Consistent droplet size and canopy penetration are two key points of getting the most out of your spray application (assuming you’re after leaf coverage, of course). Sending spray droplets where you actually want them to go is much harder than it sounds — part of the reason for that is air movement and turbulence as the spray leaves the nozzle.
Both wind speed and the air turbulence created through the act of driving through the field have an impact on just what happens to the spray quality and direction once air-borne. Yes, sometimes this can work very much in your favour, but it’s also a variable that requires management.
Have you entered the Dow AgroSciences TechTour contest? Win one of two trips for four to see NASCAR in Phoenix!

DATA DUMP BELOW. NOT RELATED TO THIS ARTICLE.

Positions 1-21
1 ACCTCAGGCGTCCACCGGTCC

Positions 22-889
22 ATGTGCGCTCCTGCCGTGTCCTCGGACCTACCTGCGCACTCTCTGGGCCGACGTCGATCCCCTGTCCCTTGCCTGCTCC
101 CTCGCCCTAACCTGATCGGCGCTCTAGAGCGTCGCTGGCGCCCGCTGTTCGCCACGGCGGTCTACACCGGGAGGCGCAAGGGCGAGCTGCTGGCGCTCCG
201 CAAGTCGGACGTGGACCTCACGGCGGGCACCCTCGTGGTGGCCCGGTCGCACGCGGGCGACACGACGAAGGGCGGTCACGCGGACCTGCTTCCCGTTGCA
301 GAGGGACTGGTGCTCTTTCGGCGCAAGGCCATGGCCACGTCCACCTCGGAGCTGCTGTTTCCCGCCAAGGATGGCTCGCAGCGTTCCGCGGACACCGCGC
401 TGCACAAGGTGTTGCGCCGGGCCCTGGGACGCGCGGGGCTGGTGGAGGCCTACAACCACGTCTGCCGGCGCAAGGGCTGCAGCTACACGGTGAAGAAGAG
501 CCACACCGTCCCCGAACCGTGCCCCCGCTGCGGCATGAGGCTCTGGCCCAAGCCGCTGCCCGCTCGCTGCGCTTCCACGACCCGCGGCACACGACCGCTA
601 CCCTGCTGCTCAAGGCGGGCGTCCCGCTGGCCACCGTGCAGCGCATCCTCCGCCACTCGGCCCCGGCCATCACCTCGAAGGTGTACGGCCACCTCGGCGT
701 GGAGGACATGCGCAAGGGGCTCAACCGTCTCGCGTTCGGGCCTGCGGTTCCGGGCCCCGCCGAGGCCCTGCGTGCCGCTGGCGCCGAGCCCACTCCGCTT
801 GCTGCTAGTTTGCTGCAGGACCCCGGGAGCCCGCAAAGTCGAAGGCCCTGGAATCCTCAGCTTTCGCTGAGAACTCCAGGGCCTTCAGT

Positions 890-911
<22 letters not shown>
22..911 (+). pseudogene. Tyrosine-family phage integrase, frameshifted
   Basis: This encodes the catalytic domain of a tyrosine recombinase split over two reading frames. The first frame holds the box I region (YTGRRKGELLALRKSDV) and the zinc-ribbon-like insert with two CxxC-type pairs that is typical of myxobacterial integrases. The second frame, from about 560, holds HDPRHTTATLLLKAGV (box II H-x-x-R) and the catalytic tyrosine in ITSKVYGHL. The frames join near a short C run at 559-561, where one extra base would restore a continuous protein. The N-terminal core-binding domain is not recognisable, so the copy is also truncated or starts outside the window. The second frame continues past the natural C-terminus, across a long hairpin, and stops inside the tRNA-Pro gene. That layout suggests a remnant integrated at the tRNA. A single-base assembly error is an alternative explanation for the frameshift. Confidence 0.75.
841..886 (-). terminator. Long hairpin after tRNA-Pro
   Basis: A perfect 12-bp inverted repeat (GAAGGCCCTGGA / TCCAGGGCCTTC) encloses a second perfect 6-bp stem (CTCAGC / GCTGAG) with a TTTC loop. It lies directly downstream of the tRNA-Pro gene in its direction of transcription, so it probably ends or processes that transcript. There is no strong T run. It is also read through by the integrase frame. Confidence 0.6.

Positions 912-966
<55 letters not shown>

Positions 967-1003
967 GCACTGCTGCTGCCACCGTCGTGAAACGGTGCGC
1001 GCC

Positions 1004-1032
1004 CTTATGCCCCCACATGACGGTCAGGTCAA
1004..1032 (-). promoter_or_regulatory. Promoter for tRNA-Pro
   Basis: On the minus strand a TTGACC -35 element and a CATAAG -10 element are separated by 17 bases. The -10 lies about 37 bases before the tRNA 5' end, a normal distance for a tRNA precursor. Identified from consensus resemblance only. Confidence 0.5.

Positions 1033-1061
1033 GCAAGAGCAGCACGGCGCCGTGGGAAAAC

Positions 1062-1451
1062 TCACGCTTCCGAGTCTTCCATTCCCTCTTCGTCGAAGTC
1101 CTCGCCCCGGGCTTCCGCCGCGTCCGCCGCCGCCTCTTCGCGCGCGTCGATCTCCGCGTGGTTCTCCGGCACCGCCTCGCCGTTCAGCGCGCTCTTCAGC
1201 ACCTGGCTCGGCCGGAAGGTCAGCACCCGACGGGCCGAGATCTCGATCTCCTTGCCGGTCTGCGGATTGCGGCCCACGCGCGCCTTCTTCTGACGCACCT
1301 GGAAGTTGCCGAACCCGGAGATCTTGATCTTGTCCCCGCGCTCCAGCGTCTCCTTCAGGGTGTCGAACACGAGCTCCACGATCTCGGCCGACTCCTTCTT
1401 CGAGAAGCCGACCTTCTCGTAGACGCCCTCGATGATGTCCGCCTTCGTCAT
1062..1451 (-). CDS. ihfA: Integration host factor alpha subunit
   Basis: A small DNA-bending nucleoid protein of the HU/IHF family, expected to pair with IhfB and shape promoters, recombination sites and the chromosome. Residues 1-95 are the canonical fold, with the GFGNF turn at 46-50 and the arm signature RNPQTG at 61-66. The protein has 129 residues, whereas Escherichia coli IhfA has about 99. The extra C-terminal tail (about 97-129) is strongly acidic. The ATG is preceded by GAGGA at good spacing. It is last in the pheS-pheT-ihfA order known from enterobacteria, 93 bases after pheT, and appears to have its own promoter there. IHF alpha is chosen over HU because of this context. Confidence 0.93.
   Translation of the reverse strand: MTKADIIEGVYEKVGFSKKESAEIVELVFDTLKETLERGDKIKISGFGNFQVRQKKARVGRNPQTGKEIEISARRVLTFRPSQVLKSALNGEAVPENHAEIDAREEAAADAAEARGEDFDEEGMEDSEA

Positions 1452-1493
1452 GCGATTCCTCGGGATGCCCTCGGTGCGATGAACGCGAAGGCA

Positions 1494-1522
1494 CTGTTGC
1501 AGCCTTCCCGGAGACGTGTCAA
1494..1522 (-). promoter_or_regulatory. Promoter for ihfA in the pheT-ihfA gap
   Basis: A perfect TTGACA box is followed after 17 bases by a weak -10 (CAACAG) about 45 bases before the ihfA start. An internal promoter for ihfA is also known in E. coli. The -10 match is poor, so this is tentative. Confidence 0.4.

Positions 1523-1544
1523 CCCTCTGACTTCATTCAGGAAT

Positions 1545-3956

In this episode of the TechTour, Real Agriculture’s Shaun Haney meets with inventor Harrie Hoeben, whose WingsSprayer set up caught the eye of many an attendee at Saskatoon’s Crop Production Show in early January.
Hoeben walks us through how the WingsSprayer system is designed to work, what spray challenges it addresses and how long it took him to develop. Though currently based in Europe, the WingsSprayer technology will be tested in Canada this year.
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